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Many people have written books on what makes a piece of writing “good.” I’m sure you’ve seen some of those. You’re probably thinking of Strunk & White right about now, or Stephen King’s memoir, On Writing. I think of Ursula Le Guin’s Steering the Craft (a personal favorite). As for films, you have only to look at the lists of the “best” films of all time and books like Agee on Film: Criticism and Comment on the Movies to see what many have regarded as “good” films.

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If I’m serious about seeing a film, most of the time there is no critic alive who will deter me from seeing it. In fact, I try to avoid reading reviews until I’ve seen the film. But I’m not always successful in avoiding them; consequently, negative reviews sometimes sway me. With books, however, I often check the reviews (including verbal praise from friends) beforehand. I’ve been burned too many times in the past not to.

I have opinions, yes, about what I consider “good.” Sometimes I judge by the way a book or film made me feel as I read it or viewed it. Many of the books and films I’ve loved over the years haven’t had all of the bells and whistles of a critically acclaimed, National Book award finalist or Academy Award nominee. Yet I found something endearing about them. On the other hand, I’ve loved some extremely well written books (All the Light We Cannot See by Anthony Doerr, for instance) and films.

All the Light We Cannot See

The jury’s still out on whether or not I’ll see Batman v. Superman: Dawn of Justice. I have to chalk some of my reticence up to my inability to escape some of the negative press. How about you? Have you ever been swayed against seeing a film or reading a book because of a negative review? Do you, like some fans, believe that critics don’t understand what the average person likes? Why or why not?

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Batman v. Superman poster from thegg.net. Book covers from Goodreads. Peeps from Pinterest.com. Thumb’s down image from commons.wikimedia.org. Gap image from clipartpanda.com.

Slow Your Roll

I don’t know about you, but I usually like to get where I’m going as fast as possible. Why drive a Civic if you can’t drive fast? Okay, I hear you mumbling out there, since I admitted in a previous post that I had a bad year when speeding tickets followed me like crows. (Yes, that was an oblique Lord of the Rings reference.) But that’s not important now. What is important is that I get where I’m going quickly.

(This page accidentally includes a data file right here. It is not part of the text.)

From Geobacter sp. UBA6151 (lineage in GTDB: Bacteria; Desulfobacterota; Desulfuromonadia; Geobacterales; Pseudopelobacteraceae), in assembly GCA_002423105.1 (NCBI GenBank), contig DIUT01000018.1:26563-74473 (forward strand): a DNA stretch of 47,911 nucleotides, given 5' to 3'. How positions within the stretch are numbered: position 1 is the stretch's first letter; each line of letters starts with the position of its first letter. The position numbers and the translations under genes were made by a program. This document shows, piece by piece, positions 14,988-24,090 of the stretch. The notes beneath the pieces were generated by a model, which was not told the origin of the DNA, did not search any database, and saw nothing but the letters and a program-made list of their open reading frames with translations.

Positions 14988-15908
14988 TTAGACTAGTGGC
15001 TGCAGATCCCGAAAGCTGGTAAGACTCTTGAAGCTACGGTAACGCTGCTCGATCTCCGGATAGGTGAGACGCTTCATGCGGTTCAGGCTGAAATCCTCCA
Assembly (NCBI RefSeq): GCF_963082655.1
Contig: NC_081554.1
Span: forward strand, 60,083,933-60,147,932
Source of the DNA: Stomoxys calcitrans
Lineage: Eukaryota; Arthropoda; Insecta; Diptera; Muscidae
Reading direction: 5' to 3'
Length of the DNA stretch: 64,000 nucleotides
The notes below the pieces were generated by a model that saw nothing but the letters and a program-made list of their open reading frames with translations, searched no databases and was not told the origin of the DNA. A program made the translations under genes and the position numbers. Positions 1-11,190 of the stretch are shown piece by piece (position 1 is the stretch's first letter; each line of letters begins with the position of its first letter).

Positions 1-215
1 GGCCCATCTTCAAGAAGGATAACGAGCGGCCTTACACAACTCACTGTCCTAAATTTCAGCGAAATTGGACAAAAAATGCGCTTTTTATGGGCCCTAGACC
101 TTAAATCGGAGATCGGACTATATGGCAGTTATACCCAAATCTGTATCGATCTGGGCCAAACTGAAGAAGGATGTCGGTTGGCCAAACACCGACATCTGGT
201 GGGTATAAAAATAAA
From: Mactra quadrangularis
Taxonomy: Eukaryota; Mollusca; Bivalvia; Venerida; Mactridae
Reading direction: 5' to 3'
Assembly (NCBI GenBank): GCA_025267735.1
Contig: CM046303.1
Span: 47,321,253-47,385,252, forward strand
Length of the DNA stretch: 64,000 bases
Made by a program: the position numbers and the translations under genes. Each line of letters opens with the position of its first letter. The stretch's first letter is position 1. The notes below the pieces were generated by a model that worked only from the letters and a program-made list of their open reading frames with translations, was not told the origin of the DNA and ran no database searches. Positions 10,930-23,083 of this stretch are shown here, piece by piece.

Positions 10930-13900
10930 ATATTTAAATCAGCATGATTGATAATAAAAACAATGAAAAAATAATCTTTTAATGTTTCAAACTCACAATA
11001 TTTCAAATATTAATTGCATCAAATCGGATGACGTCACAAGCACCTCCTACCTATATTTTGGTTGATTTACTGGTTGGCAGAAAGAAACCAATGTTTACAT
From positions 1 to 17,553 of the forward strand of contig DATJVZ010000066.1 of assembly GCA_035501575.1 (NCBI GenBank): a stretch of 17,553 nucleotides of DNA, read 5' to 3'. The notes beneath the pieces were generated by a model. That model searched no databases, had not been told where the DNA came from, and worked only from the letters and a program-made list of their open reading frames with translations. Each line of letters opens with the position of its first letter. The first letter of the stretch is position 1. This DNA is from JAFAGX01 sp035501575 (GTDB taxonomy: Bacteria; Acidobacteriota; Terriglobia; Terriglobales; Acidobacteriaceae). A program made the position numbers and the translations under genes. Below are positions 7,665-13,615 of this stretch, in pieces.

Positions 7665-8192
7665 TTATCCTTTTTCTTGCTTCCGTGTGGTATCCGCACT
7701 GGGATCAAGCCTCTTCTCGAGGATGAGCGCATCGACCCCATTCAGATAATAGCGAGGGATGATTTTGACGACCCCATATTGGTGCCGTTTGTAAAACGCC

Today was one of those days where I hit every red light. No matter how fast I sped up, I still couldn’t make the yellow. And even when I reached home and was about to turn in my driveway, there was a little kid, his thin, shaky legs pedaling a bike with training wheels. So, I sat watching him, realizing that this was God’s way of saying, “Slow your roll, girl.”

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Another way is through the wait for agents. Those of you on the search know the drill: you query and wait. And wait. And wait. And no amount of blowing or pacing will speed up the response. Trust me on this: I feel your pain. I’m in the middle of that myself.

Perhaps you’ll appreciate the irony of this: I was a manuscript reader for a publisher for almost nine years. (I won’t say which one, so please don’t ask.) Thousands of manuscripts arrived each year. As aslush pile reader, I had to weed through the dreams. With the publisher’s 98% rejection rate, I knew most of those dreams would be quashed until another querying session revived the flame again. (Believe me, saying no to someone is not easy. I never relished the task.)

Anyway, I’ve received a few rejections from agents in recent months. (Go on. Say it with me: “Slow your roll, girl.”) With each rejection, I had to take a step back and rework and cut and cry and try again.

As I considered the daunting task of reworking my WIP yet one more time, one stanza of a poem that I wrote for an exercise came to mind. Since you’re already here, I’ll share it with you, even if you run away screaming.

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To Hope
Keats talks of ethereal bursts of hope
And sky-bound drifts of inspiring thought.
I feel earth-bound, on a bus, dreaming of
Clear skies, blue and crisp like fresh washed sheets
and ice cream clouds on a picnic, scattered wide.

Slow your roll—what do the words mean to you? Like me, are you waiting for a response to your literary baby? Are you battling an illness? (I had my share last week.) Facing a decision that tempts you to leap before you look? Tempted to write an angry text or email that could have long-lasting repercussions?

You know what to do. Slow your roll.

P. S. I don’t think I properly thanked Patty at Petite Magique for nominating me for another Sunshine Award and Kristen Mazzola for nominating me for another Liebster Award. So kind!!! Thanks, Patty and Kristen. Had to slow my roll to remember to do that!!!

¡Feliz Cinco de Mayo!

Photo from thejanedough.com.